2.28.2018 - Mulling Evolution

There's an article coming out in the Glass Bead Evolution next month (which might be tomorrow...)  This got me to thinking about my years (ahem, decades...) at the torch - and how my work has evolved.
As an artist, initially we learn... we try different things and develop a 'voice'.  We 'speak' and hope that just from the sound of our voice/work we gain recognition.  I found that there were so many styles I enjoyed - and with that, I developed many different voices... *wonders to self, if that's a bad thing*.  Will my work be recognized if I don't hone in on one and speak in a singular voice??

What I have found is that my passions lie mainly with transparent glass... for its beauty and the simplicity that's needed when working with it - as it gets cluttered quite easily.  I'm pleased that I have a certain recognition for this.  I've been told often that if presented with many artists' work -  mine would be easily identified.  Good.  Check that box.  That's not to say that I strive to be heard through the other styles as well...  Funny, when you've been online as long as I have, and have established regular customers - they follow the evolution of work style.  Often recognizing a set that's out of chronological order that I've included in an update. LOL.
I often feel I shouldn't sneak any of my older work in to these updates because you know it so well.  : )  I realize that's an incredible compliment, and am very flattered. Those of you who know my work know just what I mean... Noel, Louise, Sue, Elizabeth... and others.  

When I load an update page, it's with the mindset - I will backfill the site with what doesn't immediately sell.  I think of it as building inventory... so this "timeline of work" sometimes works against me.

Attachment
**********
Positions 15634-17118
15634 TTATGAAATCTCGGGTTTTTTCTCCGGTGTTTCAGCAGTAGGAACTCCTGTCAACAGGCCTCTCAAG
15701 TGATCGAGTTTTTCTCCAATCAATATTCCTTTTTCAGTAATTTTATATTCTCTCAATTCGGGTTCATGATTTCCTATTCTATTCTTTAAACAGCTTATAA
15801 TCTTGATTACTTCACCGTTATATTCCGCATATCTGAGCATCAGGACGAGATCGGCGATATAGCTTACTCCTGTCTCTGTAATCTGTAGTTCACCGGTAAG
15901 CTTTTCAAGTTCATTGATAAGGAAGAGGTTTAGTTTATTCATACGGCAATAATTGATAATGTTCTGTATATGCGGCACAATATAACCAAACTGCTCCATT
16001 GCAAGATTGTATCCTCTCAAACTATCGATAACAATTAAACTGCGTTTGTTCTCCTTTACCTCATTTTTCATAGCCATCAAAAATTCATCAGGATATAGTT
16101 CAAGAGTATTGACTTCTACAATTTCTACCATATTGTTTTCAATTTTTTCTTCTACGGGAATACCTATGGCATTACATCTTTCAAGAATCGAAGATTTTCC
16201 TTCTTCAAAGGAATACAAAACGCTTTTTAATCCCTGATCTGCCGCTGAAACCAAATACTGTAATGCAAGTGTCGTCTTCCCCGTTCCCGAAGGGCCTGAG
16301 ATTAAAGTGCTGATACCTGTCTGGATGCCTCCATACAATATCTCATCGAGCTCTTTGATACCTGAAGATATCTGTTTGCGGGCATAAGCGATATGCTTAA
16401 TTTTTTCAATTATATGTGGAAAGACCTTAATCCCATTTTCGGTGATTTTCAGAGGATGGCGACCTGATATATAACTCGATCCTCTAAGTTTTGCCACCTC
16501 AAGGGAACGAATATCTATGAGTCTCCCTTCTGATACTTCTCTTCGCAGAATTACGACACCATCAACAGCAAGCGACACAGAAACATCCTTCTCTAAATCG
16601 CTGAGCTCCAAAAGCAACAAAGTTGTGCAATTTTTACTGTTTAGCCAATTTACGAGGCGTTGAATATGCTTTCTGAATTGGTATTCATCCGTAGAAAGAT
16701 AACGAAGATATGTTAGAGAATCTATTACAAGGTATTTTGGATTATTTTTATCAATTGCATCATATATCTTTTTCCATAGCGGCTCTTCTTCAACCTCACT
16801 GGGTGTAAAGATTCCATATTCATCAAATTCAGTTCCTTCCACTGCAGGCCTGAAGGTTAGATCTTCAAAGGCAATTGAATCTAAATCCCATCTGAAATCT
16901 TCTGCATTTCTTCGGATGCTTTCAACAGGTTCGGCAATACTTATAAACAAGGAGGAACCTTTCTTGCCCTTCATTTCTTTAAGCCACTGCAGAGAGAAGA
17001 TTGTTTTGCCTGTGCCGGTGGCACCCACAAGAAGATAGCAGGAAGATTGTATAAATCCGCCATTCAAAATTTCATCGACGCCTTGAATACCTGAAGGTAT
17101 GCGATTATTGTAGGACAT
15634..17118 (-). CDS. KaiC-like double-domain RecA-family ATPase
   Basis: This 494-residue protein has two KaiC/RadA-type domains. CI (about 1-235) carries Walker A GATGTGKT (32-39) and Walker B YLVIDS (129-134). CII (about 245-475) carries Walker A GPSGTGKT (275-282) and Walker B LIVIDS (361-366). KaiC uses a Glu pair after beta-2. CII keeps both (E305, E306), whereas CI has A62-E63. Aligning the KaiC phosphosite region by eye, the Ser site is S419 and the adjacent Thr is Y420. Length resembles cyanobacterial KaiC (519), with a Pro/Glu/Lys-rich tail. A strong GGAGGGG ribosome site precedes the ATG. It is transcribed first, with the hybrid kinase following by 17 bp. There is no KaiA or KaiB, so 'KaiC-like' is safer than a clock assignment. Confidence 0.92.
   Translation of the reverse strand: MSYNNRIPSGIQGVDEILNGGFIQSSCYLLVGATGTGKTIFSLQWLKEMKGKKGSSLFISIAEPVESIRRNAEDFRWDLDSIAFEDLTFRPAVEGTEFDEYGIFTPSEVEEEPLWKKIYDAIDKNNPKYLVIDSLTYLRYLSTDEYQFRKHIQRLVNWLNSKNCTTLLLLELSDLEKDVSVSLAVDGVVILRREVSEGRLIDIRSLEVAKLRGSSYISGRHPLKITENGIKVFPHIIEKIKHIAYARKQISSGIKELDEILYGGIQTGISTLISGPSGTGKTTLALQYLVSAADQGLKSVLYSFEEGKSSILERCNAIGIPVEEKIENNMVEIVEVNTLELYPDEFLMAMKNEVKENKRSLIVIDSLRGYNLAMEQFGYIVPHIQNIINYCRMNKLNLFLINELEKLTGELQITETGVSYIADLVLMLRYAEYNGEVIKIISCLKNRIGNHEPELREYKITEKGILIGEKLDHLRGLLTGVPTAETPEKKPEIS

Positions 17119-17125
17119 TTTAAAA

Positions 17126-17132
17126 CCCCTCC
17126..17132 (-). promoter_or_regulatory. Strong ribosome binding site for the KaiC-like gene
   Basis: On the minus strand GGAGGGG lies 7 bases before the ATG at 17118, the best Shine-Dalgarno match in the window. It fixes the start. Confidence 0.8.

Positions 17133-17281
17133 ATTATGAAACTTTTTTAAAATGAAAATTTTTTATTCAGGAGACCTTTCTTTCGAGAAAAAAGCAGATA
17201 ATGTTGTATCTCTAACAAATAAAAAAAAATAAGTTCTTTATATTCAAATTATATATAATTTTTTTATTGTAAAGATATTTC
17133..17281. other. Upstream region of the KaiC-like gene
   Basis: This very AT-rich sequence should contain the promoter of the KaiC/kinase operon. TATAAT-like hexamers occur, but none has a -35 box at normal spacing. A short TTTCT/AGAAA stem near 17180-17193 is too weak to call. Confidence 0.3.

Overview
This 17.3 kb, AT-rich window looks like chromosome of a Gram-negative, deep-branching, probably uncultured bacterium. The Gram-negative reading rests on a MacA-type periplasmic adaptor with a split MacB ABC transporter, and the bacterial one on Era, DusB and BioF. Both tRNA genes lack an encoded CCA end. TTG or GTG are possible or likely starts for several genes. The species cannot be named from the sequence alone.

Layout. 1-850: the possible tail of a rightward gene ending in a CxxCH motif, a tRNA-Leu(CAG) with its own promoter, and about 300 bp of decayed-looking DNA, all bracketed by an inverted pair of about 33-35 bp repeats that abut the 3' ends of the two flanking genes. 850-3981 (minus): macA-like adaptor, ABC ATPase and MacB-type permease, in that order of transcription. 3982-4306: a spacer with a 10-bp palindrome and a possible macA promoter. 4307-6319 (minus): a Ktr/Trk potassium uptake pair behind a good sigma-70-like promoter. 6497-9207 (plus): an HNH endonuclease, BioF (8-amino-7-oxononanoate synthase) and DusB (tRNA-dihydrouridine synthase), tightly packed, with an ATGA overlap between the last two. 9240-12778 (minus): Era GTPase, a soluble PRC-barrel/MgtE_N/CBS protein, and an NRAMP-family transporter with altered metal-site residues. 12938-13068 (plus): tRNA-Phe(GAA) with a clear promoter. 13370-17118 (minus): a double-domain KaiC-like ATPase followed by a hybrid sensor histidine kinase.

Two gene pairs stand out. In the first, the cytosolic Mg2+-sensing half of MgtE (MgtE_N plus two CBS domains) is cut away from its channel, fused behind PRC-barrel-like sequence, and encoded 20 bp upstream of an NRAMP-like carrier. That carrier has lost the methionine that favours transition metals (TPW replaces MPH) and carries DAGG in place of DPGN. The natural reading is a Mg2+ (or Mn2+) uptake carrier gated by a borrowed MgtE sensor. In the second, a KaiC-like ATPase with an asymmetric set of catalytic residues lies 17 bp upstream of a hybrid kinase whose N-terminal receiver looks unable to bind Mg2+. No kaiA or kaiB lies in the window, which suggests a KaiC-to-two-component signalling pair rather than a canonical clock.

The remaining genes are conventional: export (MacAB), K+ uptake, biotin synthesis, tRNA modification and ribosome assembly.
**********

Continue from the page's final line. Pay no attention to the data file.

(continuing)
So.  If I look in the bead coffers here - I'm stunned that so many of my early earrings were rounds, it was my way of gaining comfort with the glass - letting color speak for itself.  But, then after about 10 years - I noticed that I was adding carving & cutting regularly to add visual interest.  What else is possible, eh?

That was for transparent glass... now - IMHO opaques are a totally different story.  I find I am drawn to opaque glass in the cooler months of the year - and that for the most part it falls flat.  It 'needs' something and what I love it the addition of surface scrollwork.  I love a good challenge and am regularly found pushing my limits on how detailed I can go.  Years ago - I made my office manager a bead for her granddaughter.  I said I would write here name in glass on the bead... keep in mind it was 1/2" dia.  She very matter of factly said - "...her name is Sarah Elizabeth" OMG.  I managed it - actually in some beautifully tiny script... crazy, huh?


So - do I think an artist can have a voice in many different styles?  I think so... but - we all start somewhere.  Imagine if none of the artists were ever exposed to any other artist's work? I wonder what we would come up with?  I also wonder where others draw their inspiration...

OR perhaps - because of this isolation, (and I do find that lampworking is a very solitary sport), you come up with a technique that you think you discovered all on your own...  only to be grabbed by the ankles and grounded... as glass has been around for thousands of years.  Someone has probably done it before, huh? : )

I eagerly anticipate my next creative jump - never knowing when it'll happen or how it will be received... but the important things is that I'm constantly moving forward!  smiles,  Jill